THE delay in the European Union's decision on the marker gene nptII used in BASF's genetic potato Amflora could deprive farmers and the potato starch industry of €100-200 million in income as commercial cultivation for 2009 has been ruled out as a result.
The lack of progress by the European Food Safety Authority (EFSA), said Dr Stefan Marcinowski, member of the Board of Executive Directors of BASF SE, ‘can only be explained by EU Commissioners' political motivations dominating the approval process. This indicates that BASF was right to initiate legal action against the EU Commission for failure to act in July this year'.
The chemical giant says all scientific evidence shows that Amflora is safe but in December the European Food Safety Authority (EFSA) released information stating it will not complete its opinion on nptII by December 15 as previously announced.
The EU Commission has granted EFSA a second extension to March 31, 2009.
After its orientation debate on genetically modified organisms in May, the EU Commission again did not approve Amflora but decided to ask EFSA for a fifth safety assessment that concerns Amflora.
The focus of the assessment is the nptII marker gene used in a number of genetically modified plants, including Amflora. At the same time, the Commission announced that it would approve Amflora ‘if and when' the marker gene would again be evaluated safe. The initial deadline for the opinion, September 30, 2008, was already extended to December 15 earlier this year.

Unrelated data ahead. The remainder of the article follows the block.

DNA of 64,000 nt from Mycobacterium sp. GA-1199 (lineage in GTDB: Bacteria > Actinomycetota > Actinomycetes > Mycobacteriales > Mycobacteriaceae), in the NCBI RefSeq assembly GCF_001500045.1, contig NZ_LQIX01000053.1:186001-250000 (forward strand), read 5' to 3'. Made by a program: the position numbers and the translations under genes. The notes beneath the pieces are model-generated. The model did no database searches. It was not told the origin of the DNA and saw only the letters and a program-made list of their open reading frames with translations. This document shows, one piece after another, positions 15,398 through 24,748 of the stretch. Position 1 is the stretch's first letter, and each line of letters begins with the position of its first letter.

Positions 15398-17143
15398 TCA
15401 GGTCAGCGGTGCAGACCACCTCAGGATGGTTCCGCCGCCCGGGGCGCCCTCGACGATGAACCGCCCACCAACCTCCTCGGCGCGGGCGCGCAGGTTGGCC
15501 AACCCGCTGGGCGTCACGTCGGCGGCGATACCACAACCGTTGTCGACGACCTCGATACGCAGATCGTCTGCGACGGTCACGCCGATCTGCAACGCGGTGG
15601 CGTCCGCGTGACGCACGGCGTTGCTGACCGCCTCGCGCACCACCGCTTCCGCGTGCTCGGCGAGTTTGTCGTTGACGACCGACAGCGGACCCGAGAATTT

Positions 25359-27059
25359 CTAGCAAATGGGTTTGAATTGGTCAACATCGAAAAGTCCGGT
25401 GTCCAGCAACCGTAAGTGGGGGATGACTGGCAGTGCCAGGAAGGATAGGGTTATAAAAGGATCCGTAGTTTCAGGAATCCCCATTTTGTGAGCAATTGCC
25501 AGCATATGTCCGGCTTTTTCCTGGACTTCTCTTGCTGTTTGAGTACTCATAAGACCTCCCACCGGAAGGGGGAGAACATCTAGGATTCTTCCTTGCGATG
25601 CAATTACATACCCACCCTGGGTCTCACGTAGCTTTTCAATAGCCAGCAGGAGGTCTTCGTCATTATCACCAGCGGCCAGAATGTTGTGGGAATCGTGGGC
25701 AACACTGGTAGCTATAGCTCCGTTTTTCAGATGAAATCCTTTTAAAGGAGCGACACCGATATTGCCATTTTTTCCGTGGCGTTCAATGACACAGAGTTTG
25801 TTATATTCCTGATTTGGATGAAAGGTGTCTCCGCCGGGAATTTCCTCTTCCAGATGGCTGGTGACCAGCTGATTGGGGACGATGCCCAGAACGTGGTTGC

BASF is determined to continue the approval process and expects EFSA to confirm its four earlier assessments, stating that Amflora and its genetic marker are safe for humans, animals, and the environment since there is no new scientific evidence questioning earlier assessments.
"If the Commission is serious about supporting our fragile economy, it should promote promising technologies such as plant biotechnology that make Europe more competitive," said Marcinowski.
"Instead, it is forcing companies through more than 12 year long approval processes. We expect the market for genetically modified crops to be worth $50 billion per year by 2025. If Europe continues to ignore the vast scientific evidence that says the technology is safe, other continents will benefit from this booming sector."